Sudan
The International Criminal Court, ICC, should drop charges of war crimes charges against embattled Sudanese president Omar Al-Bashir if he agrees to step down amid growing anti-government protests.
This is a view advanced by Mo Ibrahim, a Sudan-born telecoms billionaire. He was speaking in an interview with the BBC, suggesting that Bashir agreeing to go could potentially save the country a civil war.
“If that is going to save lives, if it is going to save us from a bloody civil war, let the man go in peace. 
“Although I hate impunity, I mean people should be punished for their sins, but if that’s the price of letting the man go, fine,” the billionair whose foundation awards exemplary former democratic leaders with a $5m prize stressed. 
Bashir, who came to power in 1989, is wanted by the court for alleged genocide, crimes against humanity and war crimes in Darfur.
But since the indictment in 2009, Bashir has blatantly defied the arrest warrant by travelling to countries that are signatories of the Rome Statute including Uganda, Rwanda and Egypt.
South Africa is the only country where Bashir was troubled as a local human rights group lodged an application in court challenging the country’s failure to arrest a ‘war criminal’ despite the ICC obligations.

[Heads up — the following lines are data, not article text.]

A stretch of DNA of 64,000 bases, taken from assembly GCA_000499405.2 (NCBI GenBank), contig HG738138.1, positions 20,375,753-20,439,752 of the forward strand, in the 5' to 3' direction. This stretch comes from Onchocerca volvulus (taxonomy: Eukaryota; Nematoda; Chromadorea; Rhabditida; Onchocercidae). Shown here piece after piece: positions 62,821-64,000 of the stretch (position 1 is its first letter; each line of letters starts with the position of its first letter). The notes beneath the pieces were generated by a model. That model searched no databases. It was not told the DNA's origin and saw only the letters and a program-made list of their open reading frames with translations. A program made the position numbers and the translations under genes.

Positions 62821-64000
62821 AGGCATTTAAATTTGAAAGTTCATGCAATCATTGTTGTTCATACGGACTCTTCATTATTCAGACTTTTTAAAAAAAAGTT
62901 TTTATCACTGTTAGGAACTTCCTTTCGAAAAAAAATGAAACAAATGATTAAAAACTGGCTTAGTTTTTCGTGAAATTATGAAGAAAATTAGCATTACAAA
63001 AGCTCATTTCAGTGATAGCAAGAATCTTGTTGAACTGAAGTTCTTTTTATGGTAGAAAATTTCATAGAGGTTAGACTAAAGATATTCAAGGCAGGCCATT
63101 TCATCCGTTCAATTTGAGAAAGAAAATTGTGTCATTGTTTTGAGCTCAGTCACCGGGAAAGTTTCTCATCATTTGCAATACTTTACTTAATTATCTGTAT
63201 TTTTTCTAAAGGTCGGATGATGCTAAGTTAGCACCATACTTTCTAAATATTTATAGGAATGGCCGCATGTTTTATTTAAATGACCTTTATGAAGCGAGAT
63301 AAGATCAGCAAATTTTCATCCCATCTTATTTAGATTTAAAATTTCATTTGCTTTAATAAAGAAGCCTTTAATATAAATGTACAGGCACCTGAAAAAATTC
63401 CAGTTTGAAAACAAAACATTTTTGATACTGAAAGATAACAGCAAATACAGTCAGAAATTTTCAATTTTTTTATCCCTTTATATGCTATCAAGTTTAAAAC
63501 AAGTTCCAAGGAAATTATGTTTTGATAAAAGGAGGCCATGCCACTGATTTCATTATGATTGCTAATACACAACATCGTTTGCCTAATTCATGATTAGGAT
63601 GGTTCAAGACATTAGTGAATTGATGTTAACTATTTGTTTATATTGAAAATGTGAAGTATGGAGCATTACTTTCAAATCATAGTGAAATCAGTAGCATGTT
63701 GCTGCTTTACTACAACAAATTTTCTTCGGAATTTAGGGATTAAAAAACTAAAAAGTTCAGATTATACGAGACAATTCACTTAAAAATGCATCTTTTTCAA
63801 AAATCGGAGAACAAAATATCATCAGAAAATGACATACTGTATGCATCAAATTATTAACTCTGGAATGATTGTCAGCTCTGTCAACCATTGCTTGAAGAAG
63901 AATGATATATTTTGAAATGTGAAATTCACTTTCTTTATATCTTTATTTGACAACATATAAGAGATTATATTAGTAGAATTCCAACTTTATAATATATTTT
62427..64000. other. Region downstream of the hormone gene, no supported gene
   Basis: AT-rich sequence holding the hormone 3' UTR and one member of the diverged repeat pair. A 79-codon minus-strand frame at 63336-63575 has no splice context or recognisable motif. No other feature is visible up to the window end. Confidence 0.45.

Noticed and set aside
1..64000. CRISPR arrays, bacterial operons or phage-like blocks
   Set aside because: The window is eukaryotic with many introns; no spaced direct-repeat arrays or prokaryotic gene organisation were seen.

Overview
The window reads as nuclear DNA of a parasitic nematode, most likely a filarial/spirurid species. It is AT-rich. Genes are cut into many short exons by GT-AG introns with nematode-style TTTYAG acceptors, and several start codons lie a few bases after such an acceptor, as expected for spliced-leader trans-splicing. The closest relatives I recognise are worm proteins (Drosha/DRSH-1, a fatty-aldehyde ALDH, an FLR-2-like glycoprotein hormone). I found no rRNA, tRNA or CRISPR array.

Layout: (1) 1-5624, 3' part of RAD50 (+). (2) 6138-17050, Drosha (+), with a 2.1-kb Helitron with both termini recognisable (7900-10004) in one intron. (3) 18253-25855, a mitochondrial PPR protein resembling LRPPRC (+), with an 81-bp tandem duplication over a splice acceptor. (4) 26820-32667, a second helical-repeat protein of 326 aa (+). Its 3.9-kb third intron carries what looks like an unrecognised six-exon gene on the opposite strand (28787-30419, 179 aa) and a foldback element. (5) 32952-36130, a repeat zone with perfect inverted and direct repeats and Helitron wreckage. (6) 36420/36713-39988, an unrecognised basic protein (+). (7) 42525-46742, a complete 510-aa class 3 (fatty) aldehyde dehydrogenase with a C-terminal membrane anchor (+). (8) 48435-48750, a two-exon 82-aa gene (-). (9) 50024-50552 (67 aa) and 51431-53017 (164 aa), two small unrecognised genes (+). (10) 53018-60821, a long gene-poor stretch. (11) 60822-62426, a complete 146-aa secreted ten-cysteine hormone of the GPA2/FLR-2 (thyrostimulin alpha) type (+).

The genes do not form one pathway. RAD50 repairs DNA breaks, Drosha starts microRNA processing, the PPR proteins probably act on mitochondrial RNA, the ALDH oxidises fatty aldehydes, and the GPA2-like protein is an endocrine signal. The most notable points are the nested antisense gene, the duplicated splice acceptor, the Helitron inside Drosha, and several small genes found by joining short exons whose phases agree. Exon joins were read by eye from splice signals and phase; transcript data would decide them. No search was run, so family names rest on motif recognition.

He eventually left the country before the end of the African Union summit he was attending, disregarding a court order that would have seen his detained and handed over to the ICC.

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The International Criminal Court, ICC, should drop charges of war crimes charges against embattled Sudanese president Omar Al-Bashir if he agrees to step down amid growing anti-government protests.

This is a view advanced by Mo Ibrahim, a Sudan-born telecoms billionaire. He was speaking in an interview with the BBC, suggesting that Bashir agreeing to go could potentially save the country a civil war.

“If that is going to save lives, if it is going to save us from a bloody civil war, let the man go in peace.

“Although I hate impunity, I mean people should be punished for their sins, but if that’s the price of letting the man go, fine,” the billionair whose foundation awards exemplary former democratic leaders with a $5m prize stressed.

Bashir, who came to power in 1989, is wanted by the court for alleged genocide, crimes against humanity and war crimes in Darfur.

But since the indictment in 2009, Bashir has blatantly defied the arrest warrant by travelling to countries that are signatories of the Rome Statute including Uganda, Rwanda and Egypt.

South Africa is the only country where Bashir was troubled as a local human rights group lodged an application in court challenging the country’s failure to arrest a ‘war criminal’ despite the ICC obligations.

He eventually left the country before the end of the African Union summit he was attending, disregarding a court order that would have seen his detained and handed over to the ICC.

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